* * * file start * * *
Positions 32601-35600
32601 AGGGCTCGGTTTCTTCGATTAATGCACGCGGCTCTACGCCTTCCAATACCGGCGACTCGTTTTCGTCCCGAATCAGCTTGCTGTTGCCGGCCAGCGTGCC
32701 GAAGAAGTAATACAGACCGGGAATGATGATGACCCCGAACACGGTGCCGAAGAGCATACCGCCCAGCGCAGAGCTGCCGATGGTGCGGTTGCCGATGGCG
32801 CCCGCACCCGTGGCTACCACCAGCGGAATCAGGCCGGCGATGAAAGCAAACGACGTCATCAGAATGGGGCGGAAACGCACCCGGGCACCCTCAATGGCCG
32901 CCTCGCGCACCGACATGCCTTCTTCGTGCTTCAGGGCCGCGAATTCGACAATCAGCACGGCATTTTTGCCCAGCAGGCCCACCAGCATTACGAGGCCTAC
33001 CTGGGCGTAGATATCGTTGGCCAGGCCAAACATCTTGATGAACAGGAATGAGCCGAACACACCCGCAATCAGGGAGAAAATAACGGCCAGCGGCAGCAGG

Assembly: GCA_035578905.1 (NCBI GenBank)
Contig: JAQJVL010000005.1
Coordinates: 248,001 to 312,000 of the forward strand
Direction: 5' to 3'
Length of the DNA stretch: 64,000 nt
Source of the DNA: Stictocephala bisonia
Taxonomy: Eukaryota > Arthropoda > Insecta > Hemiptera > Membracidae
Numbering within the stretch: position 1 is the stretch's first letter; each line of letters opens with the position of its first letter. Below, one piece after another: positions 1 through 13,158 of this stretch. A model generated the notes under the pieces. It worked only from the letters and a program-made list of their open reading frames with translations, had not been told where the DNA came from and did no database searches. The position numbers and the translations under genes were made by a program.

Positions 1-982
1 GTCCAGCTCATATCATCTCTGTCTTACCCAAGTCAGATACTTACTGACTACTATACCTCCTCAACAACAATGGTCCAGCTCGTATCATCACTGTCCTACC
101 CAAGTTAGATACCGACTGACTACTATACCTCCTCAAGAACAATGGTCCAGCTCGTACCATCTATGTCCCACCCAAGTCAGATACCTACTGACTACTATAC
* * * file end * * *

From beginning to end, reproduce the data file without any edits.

Positions 32601-35600
32601 AGGGCTCGGTTTCTTCGATTAATGCACGCGGCTCTACGCCTTCCAATACCGGCGACTCGTTTTCGTCCCGAATCAGCTTGCTGTTGCCGGCCAGCGTGCC
32701 GAAGAAGTAATACAGACCGGGAATGATGATGACCCCGAACACGGTGCCGAAGAGCATACCGCCCAGCGCAGAGCTGCCGATGGTGCGGTTGCCGATGGCG
32801 CCCGCACCCGTGGCTACCACCAGCGGAATCAGGCCGGCGATGAAAGCAAACGACGTCATCAGAATGGGGCGGAAACGCACCCGGGCACCCTCAATGGCCG
32901 CCTCGCGCACCGACATGCCTTCTTCGTGCTTCAGGGCCGCGAATTCGACAATCAGCACGGCATTTTTGCCCAGCAGGCCCACCAGCATTACGAGGCCTAC
33001 CTGGGCGTAGATATCGTTGGCCAGGCCAAACATCTTGATGAACAGGAATGAGCCGAACACACCCGCAATCAGGGAGAAAATAACGGCCAGCGGCAGCAGG

Assembly: GCA_035578905.1 (NCBI GenBank)
Contig: JAQJVL010000005.1
Coordinates: 248,001 to 312,000 of the forward strand
Direction: 5' to 3'
Length of the DNA stretch: 64,000 nt
Source of the DNA: Stictocephala bisonia
Taxonomy: Eukaryota > Arthropoda > Insecta > Hemiptera > Membracidae
Numbering within the stretch: position 1 is the stretch's first letter; each line of letters opens with the position of its first letter. Below, one piece after another: positions 1 through 13,158 of this stretch. A model generated the notes under the pieces. It worked only from the letters and a program-made list of their open reading frames with translations, had not been told where the DNA came from and did no database searches. The position numbers and the translations under genes were made by a program.

Positions 1-982
1 GTCCAGCTCATATCATCTCTGTCTTACCCAAGTCAGATACTTACTGACTACTATACCTCCTCAACAACAATGGTCCAGCTCGTATCATCACTGTCCTACC
101 CAAGTTAGATACCGACTGACTACTATACCTCCTCAAGAACAATGGTCCAGCTCGTACCATCTATGTCCCACCCAAGTCAGATACCTACTGACTACTATAC